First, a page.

I worried that follow-up Danny Siuba might underwhelm with just him and an electric piano. Even he told me later that he worried a tad about following up Velasquez’s performance, but he met the challenge. His work on the keys was so sharp and pristine that they tickled every nerve ending in my ear. He’s classically trained according to Kimbrell so this shouldn’t surprise, but he also played with great assertion that proved his confidence with his instrument. I heard traces of Rufus Wainwright and Owen Pallett in him, but his voice was a bit gravelly. Singer Sonya Jevette was there filming for SoundByte and tried to convince me he was a young Neil Diamond. I wasn’t hearing that so much. In certain registers, he sang well, and in louder ones, he just needed some polish. But he’s only 21 and his pop-piano tunes were well constructed. Plus, the guy, 21, drove here from Santa Fe to perform and handmade his own CD covers with handwritten lyrics. So it’s hard to fault the guy for much.

—  Rich Lopez

Joan as Police Woman at Dada tonight

With queer cred to spare, Joan as Police Woman is no musical cop out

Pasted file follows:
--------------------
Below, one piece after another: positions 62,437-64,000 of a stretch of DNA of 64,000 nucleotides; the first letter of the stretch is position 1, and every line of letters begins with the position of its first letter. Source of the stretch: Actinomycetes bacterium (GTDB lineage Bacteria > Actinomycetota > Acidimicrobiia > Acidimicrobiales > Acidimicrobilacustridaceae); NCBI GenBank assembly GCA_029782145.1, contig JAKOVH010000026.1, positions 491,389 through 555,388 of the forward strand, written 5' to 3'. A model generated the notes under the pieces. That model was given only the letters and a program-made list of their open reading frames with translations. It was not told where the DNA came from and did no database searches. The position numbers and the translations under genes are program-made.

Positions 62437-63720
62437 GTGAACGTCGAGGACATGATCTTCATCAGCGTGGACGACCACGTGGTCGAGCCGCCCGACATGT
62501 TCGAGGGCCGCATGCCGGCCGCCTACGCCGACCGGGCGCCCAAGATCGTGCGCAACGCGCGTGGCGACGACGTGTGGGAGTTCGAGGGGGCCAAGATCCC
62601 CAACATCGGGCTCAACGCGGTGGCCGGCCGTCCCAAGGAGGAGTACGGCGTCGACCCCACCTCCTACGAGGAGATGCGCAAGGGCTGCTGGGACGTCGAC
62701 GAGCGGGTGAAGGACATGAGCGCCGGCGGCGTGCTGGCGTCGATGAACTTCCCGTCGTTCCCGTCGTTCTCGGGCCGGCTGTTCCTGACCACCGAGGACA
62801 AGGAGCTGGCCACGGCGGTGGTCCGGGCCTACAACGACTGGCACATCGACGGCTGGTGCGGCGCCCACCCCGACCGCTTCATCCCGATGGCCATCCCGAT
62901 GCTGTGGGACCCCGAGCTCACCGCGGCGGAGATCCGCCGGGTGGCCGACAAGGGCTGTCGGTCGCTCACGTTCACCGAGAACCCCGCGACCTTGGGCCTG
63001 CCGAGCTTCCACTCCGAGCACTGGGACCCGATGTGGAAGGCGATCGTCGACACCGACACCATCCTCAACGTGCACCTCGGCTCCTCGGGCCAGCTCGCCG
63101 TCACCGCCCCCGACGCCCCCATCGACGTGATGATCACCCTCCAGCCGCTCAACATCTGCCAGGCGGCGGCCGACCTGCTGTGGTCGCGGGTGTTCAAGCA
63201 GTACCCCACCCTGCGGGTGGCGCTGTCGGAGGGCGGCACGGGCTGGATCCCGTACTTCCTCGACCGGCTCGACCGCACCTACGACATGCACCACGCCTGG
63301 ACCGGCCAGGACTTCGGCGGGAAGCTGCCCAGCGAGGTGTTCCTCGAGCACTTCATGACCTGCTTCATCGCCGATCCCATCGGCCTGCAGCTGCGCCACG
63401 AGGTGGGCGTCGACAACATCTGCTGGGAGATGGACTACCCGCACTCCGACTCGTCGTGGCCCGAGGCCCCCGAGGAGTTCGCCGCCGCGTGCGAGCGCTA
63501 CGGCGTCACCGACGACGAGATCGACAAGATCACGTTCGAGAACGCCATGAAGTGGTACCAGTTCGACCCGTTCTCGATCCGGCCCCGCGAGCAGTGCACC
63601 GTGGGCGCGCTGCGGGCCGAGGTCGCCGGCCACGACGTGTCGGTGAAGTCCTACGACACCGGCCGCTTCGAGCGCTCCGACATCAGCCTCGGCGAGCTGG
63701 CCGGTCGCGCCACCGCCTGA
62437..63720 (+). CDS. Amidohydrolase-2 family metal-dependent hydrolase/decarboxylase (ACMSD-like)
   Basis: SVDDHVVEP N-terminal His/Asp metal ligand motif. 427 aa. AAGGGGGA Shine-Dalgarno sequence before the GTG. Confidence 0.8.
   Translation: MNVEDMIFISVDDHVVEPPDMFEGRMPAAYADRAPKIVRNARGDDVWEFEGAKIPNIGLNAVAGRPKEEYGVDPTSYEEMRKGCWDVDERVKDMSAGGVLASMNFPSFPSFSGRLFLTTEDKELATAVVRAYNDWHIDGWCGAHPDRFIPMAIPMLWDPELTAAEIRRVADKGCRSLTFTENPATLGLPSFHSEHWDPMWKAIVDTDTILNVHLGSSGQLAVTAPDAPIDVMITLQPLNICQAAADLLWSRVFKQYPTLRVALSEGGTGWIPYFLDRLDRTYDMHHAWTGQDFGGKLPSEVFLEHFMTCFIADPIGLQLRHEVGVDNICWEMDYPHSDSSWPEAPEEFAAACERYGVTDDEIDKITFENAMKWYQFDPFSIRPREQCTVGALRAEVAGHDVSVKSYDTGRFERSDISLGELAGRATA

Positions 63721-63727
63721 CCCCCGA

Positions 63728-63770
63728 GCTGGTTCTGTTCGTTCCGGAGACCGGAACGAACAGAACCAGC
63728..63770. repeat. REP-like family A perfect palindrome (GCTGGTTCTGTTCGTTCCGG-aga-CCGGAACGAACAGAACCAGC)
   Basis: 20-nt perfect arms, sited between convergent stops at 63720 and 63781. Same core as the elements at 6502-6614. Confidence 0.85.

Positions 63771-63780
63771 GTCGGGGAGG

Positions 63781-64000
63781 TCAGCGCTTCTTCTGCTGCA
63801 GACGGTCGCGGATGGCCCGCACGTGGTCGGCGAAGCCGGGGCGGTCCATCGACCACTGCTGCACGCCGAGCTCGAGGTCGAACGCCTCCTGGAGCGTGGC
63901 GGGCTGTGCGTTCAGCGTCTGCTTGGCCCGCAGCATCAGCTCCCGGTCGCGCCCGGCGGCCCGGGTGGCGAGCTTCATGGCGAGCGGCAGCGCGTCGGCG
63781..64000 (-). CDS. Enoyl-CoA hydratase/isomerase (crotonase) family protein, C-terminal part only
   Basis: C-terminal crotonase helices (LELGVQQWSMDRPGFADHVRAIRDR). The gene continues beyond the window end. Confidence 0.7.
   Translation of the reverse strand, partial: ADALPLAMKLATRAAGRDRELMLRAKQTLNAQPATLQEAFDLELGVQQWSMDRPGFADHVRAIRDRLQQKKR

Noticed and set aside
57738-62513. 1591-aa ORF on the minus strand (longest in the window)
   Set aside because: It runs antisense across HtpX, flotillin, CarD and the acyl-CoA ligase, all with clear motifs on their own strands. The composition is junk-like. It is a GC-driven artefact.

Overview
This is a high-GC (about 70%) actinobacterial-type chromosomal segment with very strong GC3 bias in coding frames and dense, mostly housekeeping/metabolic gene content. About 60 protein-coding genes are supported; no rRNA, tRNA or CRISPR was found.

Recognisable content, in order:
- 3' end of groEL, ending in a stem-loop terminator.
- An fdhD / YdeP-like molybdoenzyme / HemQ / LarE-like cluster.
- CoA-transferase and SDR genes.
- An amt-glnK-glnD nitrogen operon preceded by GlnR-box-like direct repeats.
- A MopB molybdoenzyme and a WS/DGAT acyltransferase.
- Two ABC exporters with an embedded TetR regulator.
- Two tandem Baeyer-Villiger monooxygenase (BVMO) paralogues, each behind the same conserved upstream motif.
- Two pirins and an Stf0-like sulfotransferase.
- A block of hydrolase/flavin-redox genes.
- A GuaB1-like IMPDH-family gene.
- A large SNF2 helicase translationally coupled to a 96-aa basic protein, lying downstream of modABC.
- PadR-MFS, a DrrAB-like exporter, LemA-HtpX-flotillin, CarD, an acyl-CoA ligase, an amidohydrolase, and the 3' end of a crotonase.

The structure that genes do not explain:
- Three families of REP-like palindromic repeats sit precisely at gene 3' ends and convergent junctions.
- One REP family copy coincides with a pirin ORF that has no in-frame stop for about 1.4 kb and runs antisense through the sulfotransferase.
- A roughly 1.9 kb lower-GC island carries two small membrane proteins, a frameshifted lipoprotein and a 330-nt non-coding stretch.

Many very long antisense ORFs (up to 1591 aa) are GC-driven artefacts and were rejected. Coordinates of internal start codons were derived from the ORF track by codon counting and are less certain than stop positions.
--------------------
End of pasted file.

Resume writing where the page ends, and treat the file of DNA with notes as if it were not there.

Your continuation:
Joan as Police Woman plays Friday at c­lub Dada, bringing her indie sensibilities to town, but not without some major queer cred behind her. Having worked with Antony Hegarty in 1999 and then with Rufus Wainwright on his 2003 tour, she came out of her shell as a solo artist. Shattered by her boyfriend Jeff Buckley’s death in 1997, she and a new band tried to release an album, but it was a scary time for her and the songs were kept to themselves.

Then she joined Antony and the Johnsons. With some budding confidence, she eventually dipped her foot in the waters of going solo. Then Rufus happened.

“He had asked me to join his band to tour with and also open as a solo artist,” she says. “I had to take the chance at some point and opening in front of his crowd — a crowd of music lovers would be amazing.”

Four albums later, her latest release The Deep Field finds Wasser at her most confident. The package of experimental indie pop is challenging yet accessible. She’s mellow without being boring and she can rock without trying to prove something. But mostly Field reflects a newfound fortitude and poise.

For the entire article, click here.

—  Rich Lopez